Congratulations go to Jim Partridge and Liz Walmsley who have received MBEs for services to design in the New Years Honours list. Jim Partridge and Liz Walmsley were commissioned to create the Butterworth Bench in memory of Lord Butterworth of Warwick, the University's first Vice Chancellor. The bench is located on the lawn opposite Senate House.
Aubrey Williams solo exhibition at October Gallery, London
From 13 September to 27 October 2018, the October Gallery in London will host a solo exhibition of the work of Aubrey Williams. This new exhibition will explore how Williams’ work not only crosses borders between abstract and figurative modes but also between the physical and cultural geographies of the Caribbean and the UK. On Saturday 15th September, 2018, there is a talk at the Gallery discussing Aubrey Williams' place in art history.
One of William’s major paintings, Carib Guyana, has been on show in WBS at the Shard in London. It has recently been brought back to campus to go on display here during the autumn term.
Future Library is a public artwork by Scottish artist Katie Paterson that will unfold over 100 years in the city of Oslo, Norway. One thousand trees have been planted in Nordmarka, a forest just outside Oslo, which will supply paper for a special anthology of books to be printed in one hundred years' time. Between now and then, one writer every year will contribute a text, with the writings held in trust, unpublished, until 2114. The University of Warwick Art Collection holds a print that will entitle it to a set of these books. It is on show on the first floor of the Oculus.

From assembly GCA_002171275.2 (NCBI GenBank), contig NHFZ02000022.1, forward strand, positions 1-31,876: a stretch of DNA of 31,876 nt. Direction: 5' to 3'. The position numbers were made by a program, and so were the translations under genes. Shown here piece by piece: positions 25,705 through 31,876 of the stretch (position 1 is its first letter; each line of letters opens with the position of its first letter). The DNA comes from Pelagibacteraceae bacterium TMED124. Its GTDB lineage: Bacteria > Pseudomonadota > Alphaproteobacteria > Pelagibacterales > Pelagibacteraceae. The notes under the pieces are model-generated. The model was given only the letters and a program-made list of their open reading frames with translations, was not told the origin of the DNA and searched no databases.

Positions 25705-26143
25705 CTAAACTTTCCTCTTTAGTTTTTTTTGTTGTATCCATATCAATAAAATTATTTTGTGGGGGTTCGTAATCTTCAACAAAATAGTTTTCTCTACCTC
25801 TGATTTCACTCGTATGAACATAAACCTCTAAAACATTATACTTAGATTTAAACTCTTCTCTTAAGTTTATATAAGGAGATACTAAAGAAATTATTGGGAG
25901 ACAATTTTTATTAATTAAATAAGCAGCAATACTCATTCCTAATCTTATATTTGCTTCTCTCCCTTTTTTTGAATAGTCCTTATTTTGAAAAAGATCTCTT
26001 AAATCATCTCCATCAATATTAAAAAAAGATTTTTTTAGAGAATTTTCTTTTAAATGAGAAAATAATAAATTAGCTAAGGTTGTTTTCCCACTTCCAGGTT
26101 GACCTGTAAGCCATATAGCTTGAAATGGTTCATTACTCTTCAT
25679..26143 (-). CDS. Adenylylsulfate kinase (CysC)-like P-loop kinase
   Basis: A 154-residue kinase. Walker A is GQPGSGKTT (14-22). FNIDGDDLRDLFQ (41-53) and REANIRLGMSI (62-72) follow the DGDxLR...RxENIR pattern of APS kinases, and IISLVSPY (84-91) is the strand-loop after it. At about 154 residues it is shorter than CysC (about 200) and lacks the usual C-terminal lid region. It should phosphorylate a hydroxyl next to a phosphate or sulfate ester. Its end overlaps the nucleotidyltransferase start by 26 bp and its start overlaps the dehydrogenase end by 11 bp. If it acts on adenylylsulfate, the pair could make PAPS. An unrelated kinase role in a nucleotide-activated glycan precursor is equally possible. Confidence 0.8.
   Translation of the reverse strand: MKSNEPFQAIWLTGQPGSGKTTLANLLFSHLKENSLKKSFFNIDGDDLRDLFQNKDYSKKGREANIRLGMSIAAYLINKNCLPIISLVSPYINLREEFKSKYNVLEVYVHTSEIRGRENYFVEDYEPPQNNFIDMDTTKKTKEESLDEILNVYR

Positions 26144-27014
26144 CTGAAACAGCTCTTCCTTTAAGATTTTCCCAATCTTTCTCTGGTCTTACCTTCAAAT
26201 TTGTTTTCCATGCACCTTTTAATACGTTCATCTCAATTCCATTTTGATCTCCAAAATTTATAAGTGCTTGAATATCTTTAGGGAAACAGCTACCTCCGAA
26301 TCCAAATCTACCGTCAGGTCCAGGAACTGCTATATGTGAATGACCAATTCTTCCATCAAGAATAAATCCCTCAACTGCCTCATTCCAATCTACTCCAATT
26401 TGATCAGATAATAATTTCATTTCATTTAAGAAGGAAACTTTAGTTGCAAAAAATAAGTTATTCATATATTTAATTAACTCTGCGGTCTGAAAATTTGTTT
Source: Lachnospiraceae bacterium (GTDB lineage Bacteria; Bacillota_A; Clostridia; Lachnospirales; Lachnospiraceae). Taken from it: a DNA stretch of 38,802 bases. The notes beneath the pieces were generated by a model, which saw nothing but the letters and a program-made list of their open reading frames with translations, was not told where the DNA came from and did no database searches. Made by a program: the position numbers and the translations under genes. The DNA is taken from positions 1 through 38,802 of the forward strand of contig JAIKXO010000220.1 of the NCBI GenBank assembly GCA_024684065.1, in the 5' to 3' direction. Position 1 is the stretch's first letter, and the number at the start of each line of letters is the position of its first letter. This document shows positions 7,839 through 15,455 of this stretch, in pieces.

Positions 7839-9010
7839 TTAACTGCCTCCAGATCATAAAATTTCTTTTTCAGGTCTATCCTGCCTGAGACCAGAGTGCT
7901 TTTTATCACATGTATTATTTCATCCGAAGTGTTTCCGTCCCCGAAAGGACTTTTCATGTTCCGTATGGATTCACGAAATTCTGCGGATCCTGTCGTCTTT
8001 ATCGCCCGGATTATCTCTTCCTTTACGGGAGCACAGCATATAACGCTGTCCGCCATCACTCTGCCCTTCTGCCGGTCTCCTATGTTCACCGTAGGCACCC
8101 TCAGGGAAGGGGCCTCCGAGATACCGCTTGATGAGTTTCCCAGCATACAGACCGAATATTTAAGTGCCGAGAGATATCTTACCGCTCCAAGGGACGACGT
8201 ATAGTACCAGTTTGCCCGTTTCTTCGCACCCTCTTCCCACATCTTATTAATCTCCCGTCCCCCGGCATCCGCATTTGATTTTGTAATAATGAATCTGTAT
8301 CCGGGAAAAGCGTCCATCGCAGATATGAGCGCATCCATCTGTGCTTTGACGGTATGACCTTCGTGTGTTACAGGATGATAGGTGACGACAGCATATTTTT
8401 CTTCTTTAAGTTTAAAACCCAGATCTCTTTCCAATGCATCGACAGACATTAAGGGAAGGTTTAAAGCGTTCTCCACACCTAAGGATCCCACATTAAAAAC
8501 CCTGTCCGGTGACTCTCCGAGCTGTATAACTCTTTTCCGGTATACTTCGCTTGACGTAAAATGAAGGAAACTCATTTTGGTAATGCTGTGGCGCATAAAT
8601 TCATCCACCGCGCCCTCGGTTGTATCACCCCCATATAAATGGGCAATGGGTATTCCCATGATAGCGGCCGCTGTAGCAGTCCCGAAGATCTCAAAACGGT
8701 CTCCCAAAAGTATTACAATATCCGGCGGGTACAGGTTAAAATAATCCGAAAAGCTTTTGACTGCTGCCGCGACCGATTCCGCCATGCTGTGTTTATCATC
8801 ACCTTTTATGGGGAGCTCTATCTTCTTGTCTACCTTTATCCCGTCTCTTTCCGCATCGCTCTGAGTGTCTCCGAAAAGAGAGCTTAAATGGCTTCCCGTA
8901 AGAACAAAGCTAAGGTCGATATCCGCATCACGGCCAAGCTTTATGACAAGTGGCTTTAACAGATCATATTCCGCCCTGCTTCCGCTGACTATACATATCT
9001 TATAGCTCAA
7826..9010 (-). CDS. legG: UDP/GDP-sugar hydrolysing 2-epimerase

The Man Booker prize-winning novelist Han Kang has been named as the fifth writer to contribute to Future Library. The Canadian author Margaret Atwood was the first author to contribute (2014) followed by British novelist David Mitchell (2015), Icelandic poet, novelist and lyricist Sjón (2016) and Turkish author and political commentator Elif Shafak (2017).
Katie Paterson says:
“Han Kang expands our view of the world. Her stories are disquieting and subversive, exploring violence, cruelty, fleeting life, and the acceptance of human fragility. As 2018’s author, Han Kang makes us confront uncomfortable issues: injustice, pain, mourning and remembering; a shared loss of trust in humankind, alongside the belief in human dignity. She leads us into the very heart of human experience, with writing that is deeply tender, and transformative. I believe her sentiments will be carried through trees, received decades from now, still timeless.”